Saguaro National Park in Arizona is divided into two districts separated by the city of Tucson. To the west is the Tucson Mountain District, which has a desert environment. To the east is the Rincon Mountain District, which has both desert and mountain environments complete with pine trees at the higher elevations.
Saguaro is one of my favorite national parks. It does not have the grand scenery of my other favorites, such as Glacier, but it certainly has its charms. There are several reasons why I like it so much. First, the saguaro cacti are just so darn cool. I had seen these for my whole life on TV, both in cartoons and live action, and it was a thrill to see them in person. They are truly impressive plants. Second, Saguaro was my first National Park, though it was a National Monument at the time, and there is always a certain fondness for your first. On top of that, my first visit was also the first time I had been in the desert. The desert is so different from the trees and water of my home state of Michigan, and it is utterly fascinating. Third, it never seems crowded. Finally, I have been there more times than any other National Park. (I have been to Pictured Rocks National Lakeshore more.) I know the Tucson Mountain District quite well. This familiarity engenders a connection that I do not have with any other National Park. It seems like my own special place.
My visits to Saguaro National Park always include the Tucson Mountain District, so I will begin there. I usually take Speedway Boulevard from Tucson. Speedway eventually turns into Gates Pass Road, which twists and turns over the Tucson Mountains. That is why I like driving it. It ends at Kinney Road, which goes into the park. Starting roughly at Gates Pass, you are driving through Tucson Mountain Park, a Pima County park. Not too far before the Red Hills Visitor Center in Saguaro National Park is the entrance to the Arizona-Sonora Desert Museum, an excellent combination of zoo, natural history museum, and botanical garden. It is definitely worth taking some time from your hiking itinerary to visit.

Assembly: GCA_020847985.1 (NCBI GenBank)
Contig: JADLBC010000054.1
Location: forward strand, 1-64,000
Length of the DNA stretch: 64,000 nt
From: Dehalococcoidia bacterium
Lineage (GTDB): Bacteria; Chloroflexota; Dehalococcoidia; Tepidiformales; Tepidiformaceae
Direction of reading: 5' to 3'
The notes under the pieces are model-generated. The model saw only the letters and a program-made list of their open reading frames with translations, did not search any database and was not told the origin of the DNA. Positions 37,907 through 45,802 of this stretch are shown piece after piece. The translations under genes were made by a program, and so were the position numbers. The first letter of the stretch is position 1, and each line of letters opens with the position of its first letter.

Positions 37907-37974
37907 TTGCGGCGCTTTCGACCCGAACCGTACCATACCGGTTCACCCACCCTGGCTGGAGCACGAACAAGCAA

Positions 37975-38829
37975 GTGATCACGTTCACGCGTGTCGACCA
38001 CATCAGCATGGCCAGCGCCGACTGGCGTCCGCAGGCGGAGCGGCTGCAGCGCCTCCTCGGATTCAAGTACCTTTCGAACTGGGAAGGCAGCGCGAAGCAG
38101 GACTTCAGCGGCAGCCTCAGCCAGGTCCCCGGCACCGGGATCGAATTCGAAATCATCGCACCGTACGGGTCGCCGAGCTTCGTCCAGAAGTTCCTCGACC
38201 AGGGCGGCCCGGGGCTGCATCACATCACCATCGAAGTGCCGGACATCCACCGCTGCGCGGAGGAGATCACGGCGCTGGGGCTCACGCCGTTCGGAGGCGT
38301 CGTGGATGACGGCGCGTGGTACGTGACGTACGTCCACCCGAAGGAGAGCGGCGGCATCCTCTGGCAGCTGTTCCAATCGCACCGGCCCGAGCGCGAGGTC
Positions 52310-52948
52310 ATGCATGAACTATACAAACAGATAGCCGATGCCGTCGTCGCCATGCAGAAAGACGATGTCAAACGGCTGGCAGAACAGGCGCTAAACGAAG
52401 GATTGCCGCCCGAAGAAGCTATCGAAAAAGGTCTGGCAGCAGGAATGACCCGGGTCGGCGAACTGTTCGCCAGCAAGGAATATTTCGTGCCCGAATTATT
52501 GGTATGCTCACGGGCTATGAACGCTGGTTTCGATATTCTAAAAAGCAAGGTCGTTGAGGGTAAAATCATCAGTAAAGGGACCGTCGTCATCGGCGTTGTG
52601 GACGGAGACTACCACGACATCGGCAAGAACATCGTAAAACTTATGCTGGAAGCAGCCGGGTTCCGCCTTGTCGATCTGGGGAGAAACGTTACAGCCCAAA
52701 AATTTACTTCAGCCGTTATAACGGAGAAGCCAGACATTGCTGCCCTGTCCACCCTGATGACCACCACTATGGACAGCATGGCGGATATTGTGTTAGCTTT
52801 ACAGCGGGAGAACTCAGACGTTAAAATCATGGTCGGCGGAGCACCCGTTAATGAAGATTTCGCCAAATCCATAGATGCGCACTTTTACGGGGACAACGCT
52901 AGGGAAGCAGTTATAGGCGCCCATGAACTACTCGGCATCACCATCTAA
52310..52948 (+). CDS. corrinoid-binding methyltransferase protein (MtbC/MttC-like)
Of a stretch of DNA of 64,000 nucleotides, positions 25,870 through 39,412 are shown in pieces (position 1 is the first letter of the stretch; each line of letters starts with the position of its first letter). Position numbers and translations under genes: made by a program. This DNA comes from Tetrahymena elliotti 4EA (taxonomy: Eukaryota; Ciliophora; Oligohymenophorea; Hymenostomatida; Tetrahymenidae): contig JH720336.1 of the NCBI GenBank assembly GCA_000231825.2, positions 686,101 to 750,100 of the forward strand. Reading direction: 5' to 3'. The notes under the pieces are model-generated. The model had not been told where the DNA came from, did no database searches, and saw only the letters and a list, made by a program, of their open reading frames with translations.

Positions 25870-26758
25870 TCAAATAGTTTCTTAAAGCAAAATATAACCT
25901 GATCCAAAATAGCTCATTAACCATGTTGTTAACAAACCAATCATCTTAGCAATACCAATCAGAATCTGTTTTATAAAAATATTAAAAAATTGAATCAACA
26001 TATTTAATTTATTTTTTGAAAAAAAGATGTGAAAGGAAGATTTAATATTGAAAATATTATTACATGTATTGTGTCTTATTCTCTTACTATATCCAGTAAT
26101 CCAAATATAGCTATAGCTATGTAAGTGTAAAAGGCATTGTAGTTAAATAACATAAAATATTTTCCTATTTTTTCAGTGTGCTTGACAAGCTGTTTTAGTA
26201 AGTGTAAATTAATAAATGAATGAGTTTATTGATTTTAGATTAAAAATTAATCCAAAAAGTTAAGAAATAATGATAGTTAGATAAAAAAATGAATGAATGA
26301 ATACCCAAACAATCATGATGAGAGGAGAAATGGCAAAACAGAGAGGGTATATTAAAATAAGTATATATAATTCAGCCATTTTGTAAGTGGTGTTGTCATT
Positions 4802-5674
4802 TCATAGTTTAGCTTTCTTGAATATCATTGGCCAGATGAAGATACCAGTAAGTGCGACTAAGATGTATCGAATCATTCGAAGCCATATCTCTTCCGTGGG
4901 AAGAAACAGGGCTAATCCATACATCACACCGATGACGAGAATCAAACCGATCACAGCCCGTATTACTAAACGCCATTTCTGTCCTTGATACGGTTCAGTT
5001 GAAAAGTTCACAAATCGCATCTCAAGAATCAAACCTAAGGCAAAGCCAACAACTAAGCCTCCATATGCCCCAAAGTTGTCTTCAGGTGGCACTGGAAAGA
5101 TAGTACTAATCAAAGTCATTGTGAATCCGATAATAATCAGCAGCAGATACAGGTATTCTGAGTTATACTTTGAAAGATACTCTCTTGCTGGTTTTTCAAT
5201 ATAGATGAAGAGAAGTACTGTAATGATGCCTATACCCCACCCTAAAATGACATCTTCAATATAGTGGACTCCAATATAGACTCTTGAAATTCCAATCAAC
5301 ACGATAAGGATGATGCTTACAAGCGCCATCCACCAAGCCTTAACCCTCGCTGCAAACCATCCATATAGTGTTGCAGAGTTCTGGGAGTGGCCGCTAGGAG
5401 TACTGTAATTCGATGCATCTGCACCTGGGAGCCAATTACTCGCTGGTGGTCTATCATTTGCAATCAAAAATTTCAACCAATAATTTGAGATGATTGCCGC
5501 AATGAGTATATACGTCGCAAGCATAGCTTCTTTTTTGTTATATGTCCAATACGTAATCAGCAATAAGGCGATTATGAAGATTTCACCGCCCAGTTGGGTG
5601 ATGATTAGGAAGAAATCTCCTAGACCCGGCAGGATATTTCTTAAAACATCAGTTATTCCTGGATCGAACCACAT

More or less across from the zoo entrance is the trailhead for the King Canyon Trail. I usually have to drive back and forth a few times before finding it. This is the start for my favorite hike in the park, to Wasson Peak. My usual route is to take the King Canyon Trail to the Hugh Norris Trail to the Wasson Peak spur and then back the way I came for a seven-mile round trip. Last time I tried something different. After rejoining the Hugh Norris Trail I continued to the Sendero Esperanza Trail and took that trail back to the King Canyon Trail for an eight-mile round trip. I do not recommend one route over the other – it depends on whether you want a loop or an out-and-back hike. No matter which way you choose, it is one of the easier mountain hikes I have taken, similar to Ryan Mountain at Joshua Tree National Park. The views from the trail and the top are great, and as an extra bonus you can see the Kitt Peak Observatory from the top.